News and Interviews

The WAR Series: Writers as Readers, with Stephen Maher

In Stephen Maher's Salvage (Dundurn Press), Phillip Scarnum thinks he's found a risky but profitable opportunity when he comes across a wrecked lobster boat and decides to haul it in for an impressive salvage fee. Before he can collect his reward for the dangerous venture however, he finds himself identified as a suspect in the murder of a local fisherman. His connection to the fisherman's widow only make things more complicated.

Set along Nova Scotia's South Shore, Salvage is a taut, tightly plotted thriller with a memorable protagonist whose attempts to stay ahead of both the police and the gangsters who descend on the coast following the fisherman's murder will keep readers flipping the pages as fast as possible.

We're happy to welcome Stephen to Open Book today as part of our WAR Series: Writers as Readers, where writers talk to us about the books that have shaped them and their work.

Stephen tells us about overhearing a formative Canadian classic, the mountain of a book that is waiting for him, and the book that called to him from the Colombian jungle.


The WAR Series: Writers as Readers

The first book I remember reading on my own:
I recall being transfixed by a Little Golden Book with pictures of children's sleeping arrangements around the world. When I got a little older, I loved the Freddy the Pig books.

A book that made me cry:
My mom read Anne of Green Gables to my sister when we were young and I believe I may have listened in. One part about Matthew — I don’t want to include any spoilers — I think that part is sad. I was also floored by Charlotte's Web when we did it in school.

The first adult book I read:
We had a copy of Tarzan of the Apes at a family cottage. I remember being captivated by it. I re-read it a few years ago and was sad that I did.

A book that made me laugh out loud:
I think Lucky Jim is the funniest book I’ve ever read. Kingsley Amis’s targets — pompous post-war British stuffed shirts — seem ludicrous in retrospect, but they were real enough when he wrote his book, and his mockery of them, and all human foibles, is somehow transgressive and liberating. I loved it.

The book I have re-read many times:
The Lord of the Rings. I keep going back to it. A lot of the prose is clumsy, but the story, the imaginary world, the themes and the narrative structure keep me returning to it every few years.

A book I feel like I should have read, but haven't:
Finnegan’s Wake. I feel like it is waiting for me, like a mountain I might never climb. Also, Infinite Jest.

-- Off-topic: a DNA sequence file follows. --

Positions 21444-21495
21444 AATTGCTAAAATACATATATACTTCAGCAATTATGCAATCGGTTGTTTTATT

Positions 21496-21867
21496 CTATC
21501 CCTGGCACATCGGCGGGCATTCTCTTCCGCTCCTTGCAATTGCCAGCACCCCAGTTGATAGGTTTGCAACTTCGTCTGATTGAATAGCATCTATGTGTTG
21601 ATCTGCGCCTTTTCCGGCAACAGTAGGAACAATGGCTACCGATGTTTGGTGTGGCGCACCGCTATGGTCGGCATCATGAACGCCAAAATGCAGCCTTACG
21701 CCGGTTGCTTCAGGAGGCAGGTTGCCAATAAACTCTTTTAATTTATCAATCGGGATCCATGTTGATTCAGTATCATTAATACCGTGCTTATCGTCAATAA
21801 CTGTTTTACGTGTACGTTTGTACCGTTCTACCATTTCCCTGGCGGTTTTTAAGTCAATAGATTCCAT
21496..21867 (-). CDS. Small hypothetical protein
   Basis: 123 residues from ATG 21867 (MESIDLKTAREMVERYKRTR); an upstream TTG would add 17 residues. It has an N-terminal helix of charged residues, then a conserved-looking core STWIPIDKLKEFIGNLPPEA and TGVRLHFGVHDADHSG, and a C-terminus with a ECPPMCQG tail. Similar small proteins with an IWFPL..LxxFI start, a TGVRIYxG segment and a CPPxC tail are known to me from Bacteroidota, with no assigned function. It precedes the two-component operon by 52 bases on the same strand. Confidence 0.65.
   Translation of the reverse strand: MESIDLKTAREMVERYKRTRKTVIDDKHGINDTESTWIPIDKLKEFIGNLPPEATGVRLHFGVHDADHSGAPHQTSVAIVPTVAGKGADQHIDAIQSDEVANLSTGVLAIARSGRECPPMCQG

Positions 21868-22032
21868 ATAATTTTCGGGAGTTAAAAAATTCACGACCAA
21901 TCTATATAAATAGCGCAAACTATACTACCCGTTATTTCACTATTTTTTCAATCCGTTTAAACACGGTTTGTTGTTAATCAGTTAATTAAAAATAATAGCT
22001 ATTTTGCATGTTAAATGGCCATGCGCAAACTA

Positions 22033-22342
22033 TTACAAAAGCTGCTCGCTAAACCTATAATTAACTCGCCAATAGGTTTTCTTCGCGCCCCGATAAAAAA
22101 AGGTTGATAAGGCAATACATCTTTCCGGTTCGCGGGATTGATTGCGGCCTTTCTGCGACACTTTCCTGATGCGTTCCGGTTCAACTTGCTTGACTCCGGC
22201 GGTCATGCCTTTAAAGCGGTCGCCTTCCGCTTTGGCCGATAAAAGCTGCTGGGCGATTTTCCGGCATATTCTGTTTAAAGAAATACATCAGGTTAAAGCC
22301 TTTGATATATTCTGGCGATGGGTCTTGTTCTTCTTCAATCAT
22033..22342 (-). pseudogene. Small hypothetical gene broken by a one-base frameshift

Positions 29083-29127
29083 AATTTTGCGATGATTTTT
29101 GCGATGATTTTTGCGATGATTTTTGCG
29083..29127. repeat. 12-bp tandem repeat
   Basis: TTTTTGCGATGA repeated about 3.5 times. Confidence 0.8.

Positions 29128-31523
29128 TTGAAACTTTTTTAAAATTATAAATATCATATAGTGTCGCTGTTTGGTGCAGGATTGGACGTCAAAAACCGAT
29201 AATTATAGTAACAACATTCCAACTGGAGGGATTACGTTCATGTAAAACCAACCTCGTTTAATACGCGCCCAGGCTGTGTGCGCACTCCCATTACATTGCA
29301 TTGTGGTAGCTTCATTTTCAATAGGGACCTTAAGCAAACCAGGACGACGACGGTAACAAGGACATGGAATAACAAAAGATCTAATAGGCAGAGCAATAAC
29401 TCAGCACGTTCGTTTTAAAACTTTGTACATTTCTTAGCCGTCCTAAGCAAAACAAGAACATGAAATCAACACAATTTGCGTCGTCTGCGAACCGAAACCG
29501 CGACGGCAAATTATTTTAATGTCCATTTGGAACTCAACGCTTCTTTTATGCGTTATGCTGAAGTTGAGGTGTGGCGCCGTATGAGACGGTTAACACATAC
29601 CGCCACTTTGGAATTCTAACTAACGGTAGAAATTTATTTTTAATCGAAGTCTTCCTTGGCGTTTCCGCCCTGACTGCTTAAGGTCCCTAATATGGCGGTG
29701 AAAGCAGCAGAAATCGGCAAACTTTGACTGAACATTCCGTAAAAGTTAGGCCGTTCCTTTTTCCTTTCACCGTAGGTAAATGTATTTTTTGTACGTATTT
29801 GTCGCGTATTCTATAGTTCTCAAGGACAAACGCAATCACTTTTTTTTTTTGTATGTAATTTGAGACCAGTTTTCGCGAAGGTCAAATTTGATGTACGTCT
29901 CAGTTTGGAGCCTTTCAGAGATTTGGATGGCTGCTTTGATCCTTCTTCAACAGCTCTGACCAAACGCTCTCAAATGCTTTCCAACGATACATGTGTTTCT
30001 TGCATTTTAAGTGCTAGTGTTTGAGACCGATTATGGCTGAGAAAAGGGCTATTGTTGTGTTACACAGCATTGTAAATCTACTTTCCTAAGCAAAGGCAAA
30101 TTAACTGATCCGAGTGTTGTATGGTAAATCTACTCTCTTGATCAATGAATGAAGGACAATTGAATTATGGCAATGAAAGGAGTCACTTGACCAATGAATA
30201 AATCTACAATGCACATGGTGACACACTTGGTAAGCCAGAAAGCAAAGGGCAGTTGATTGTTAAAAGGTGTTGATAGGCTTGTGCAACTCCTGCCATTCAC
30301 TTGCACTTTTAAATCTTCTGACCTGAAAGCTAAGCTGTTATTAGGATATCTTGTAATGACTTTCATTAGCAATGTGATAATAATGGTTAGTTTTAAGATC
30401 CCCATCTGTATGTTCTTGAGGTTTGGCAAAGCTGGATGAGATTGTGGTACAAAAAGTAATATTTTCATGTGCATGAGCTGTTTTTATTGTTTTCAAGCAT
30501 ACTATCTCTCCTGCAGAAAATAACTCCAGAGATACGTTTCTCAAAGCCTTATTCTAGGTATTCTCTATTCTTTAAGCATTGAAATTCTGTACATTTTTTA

The book I would give my seventeen year old self, if I could:
A French textbook. I regret that I waited until I was 40 to learn French.

A book I feel strongly influenced me as a writer and why:
The Deep Blue Goodbye, by John D. MacDonald, and all the books in his Travis McGee series, influenced Salvage — the idea of writing about a guy who lives on a boat and gets into trouble. I think a lot also about the writing of Mordecai Richler and John le Carré, writers who walk the line between thrillers and literature.

The best book I read in the past six months:
I really enjoyed reading Treasure of the Sierra Madre, which was made into a classic film starring Humphrey Bogart and Walter Huston. When I did a trek through the jungle in Colombia at Christmas, I had the movie on my mind, so when I came out of the jungle I watched it for the first time in years. I was blown away by how well it held up, and dug up the original novel, by a mysterious writer called B. Traven. I found the novel elemental, elegant, simple and profound, a bit like The Old Man and The Sea. It's too bad his books have been largely forgotten.

The book I plan on reading next:
Barkskins, by Annie Proulx. I've been devoted to Proulx ever since reading The Shipping News. I spent three years in the 1980s working for weekly newspapers in the 1980s, so that book was kind of like reading a story from my own life. I was later blown away by Close Range, which included "Broke Back Mountain", one of the most wrenching and powerful stories I have read in my life. I am really looking forward to Barkskins.

A possible title for my autobiography:
Things Could Be A Lot Worse. It's sort of my motto.

Grace O'Connell is the Contributing Editor for Open Book: Toronto and the author of Magnified World (Random House Canada). She also writes a book column for This Magazine.

For more information about Magnified World please visit the Random House Canada website.

Buy this book at your local independent bookstore or online at Chapters/Indigo or Amazon.